French law provides that the entire litigation for designs, trademarks and patents, including the actions and claims on a related issue of unfair competition shall be brought before specific Civil courts (articles L.522-2, L.716-3 and L.615-17 of the French Intellectual Property Code respectively).
In line with recent decisions (see our article Is the Patent Court the patent license court?) the Cour de Cassation, the French Highest Civil Court issued a reminder that these provisions must be strictly construed (decision of the Commercial Chamber, 6 September 2016, case 15-16108).
In this case, the owner of a registered Community design had taken its principal business partner before the First Instance Civil Court of Paris for compensation for damages resulting from infringement of its Community design, unfair competition, as well as unlawful and sudden breach of established business relationships and abuse of economic dependence.
When the defendant contested the material competence of the civil court regarding the claims based on the sudden breach of established business relationships and abuse of economic dependence, the Court of Appeals of Paris considered that all claims were interrelated:
“[…] acts of infringement, unfair competition, breach of established business relationships and abuse of economic dependence […] were, in fact, chained to the same period and affect the relationships between the same parties who maintained a flow of business; it is in this context that the designs were presented as simple “tests” to the company XXX, which used the same in a way that degraded their relationships; because of this connection and of the potential influence of the solution given to each of the actions initiated, it is useful to hear and judge them together”.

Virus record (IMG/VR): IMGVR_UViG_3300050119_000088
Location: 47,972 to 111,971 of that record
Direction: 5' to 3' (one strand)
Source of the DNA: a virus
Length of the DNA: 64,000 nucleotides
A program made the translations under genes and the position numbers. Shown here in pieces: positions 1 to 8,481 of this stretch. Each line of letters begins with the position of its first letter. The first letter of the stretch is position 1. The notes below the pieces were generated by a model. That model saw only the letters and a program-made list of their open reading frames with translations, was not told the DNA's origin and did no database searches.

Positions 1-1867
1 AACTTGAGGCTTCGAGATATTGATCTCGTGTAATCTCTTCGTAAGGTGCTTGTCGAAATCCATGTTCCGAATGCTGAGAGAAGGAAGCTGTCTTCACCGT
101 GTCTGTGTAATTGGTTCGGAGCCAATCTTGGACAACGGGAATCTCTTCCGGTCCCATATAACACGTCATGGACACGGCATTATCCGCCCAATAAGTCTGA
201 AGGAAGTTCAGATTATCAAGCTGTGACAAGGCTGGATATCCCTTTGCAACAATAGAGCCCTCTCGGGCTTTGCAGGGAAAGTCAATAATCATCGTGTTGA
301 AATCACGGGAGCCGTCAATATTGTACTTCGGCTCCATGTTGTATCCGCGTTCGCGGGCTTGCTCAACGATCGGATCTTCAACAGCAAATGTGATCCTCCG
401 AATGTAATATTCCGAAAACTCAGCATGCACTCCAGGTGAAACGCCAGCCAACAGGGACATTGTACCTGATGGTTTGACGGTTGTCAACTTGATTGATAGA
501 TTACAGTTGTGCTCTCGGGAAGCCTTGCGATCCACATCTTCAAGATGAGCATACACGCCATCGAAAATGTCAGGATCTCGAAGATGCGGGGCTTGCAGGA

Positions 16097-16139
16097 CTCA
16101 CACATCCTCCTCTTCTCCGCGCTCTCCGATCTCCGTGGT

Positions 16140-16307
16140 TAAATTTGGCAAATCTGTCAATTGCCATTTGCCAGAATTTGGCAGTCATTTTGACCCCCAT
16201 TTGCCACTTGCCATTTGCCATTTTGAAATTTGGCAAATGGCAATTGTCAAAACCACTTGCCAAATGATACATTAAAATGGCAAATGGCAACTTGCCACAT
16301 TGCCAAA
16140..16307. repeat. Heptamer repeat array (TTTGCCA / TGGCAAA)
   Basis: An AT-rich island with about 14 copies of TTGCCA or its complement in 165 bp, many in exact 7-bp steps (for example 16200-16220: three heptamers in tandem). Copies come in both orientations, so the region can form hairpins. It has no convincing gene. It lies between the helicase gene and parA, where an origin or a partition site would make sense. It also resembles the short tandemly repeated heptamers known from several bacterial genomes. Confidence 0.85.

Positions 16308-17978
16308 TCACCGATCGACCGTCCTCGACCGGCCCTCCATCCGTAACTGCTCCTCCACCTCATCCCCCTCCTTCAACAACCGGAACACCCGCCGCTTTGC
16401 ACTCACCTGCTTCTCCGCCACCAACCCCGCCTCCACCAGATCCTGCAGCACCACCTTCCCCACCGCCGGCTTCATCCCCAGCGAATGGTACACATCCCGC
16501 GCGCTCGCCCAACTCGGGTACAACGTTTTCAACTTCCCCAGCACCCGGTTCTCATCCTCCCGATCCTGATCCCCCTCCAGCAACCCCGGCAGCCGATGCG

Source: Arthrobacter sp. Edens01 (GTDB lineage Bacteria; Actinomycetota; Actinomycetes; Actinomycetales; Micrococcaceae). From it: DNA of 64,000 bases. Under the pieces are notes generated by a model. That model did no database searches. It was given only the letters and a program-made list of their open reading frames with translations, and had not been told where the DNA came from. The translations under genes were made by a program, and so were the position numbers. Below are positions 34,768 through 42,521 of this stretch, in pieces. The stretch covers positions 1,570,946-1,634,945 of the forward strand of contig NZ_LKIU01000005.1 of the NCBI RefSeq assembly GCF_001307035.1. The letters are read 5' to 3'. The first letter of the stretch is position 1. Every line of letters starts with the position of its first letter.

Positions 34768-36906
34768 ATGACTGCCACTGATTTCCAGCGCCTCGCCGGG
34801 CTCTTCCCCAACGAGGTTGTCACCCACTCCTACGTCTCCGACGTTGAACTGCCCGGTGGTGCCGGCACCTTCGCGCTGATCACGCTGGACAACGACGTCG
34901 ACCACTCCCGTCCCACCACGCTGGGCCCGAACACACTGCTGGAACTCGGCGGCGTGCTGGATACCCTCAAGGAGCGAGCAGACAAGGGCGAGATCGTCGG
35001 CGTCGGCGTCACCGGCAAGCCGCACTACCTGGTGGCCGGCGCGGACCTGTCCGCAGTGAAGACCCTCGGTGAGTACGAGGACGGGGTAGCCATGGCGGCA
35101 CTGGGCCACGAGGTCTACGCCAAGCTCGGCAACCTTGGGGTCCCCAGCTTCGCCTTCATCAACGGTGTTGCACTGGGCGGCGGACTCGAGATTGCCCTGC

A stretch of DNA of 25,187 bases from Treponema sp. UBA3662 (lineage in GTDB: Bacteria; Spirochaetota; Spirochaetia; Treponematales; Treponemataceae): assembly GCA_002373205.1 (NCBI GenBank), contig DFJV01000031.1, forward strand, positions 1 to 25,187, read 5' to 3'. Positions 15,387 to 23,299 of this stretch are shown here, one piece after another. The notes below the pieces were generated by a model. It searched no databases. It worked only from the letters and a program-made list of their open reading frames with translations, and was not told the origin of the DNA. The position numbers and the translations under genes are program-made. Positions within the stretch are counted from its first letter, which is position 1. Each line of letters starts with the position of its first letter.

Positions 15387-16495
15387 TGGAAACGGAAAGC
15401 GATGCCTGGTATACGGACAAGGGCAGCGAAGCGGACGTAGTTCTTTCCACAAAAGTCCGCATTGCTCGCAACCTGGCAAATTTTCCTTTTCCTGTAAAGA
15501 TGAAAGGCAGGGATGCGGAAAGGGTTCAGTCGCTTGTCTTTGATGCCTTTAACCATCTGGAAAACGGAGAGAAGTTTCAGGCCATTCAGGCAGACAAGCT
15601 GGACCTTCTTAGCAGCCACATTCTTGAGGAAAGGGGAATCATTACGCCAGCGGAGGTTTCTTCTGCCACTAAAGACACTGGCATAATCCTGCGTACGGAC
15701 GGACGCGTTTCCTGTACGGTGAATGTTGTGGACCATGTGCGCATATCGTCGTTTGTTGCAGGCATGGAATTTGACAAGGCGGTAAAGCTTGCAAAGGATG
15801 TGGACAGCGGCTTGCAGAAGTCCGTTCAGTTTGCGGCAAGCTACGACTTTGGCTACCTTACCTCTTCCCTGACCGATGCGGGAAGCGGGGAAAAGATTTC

The Cour de Cassation annulled this ruling, since it was in breach with Article L.522-2 of the French Intellectual Property Code.
This decision must be approved. The text provides for two cumulative conditions so that civil courts can have jurisdiction: (i) acts must be interrelated with or connected to an IP infringement and (ii) acts must characterize unfair competition. The sudden breach of established business relationships is not covered by the same provision as that related to unfair competition, but falls within the provisions of Article L.442-6-I-5 of the Commercial Code. Therefore Commercial courts have exclusive jurisdiction over this highly technical type of litigation.
You know the proverb: “Do not bite off more than you can chew”. The exclusive jurisdiction of specialized courts for specific areas requiring a high level of technical expertise is the guarantee of an improved legal predictability for litigants. One of the downsides is the multiplication of lawsuits when different technical areas are involved even if the parties are the same. Surely this is the price to pay for better justice.